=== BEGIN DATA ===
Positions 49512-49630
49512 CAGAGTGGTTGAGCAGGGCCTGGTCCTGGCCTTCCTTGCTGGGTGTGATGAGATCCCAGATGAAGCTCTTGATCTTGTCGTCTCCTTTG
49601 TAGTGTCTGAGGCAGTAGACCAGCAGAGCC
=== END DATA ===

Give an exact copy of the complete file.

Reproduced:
Positions 49512-49630
49512 CAGAGTGGTTGAGCAGGGCCTGGTCCTGGCCTTCCTTGCTGGGTGTGATGAGATCCCAGATGAAGCTCTTGATCTTGTCGTCTCCTTTG
49601 TAGTGTCTGAGGCAGTAGACCAGCAGAGCC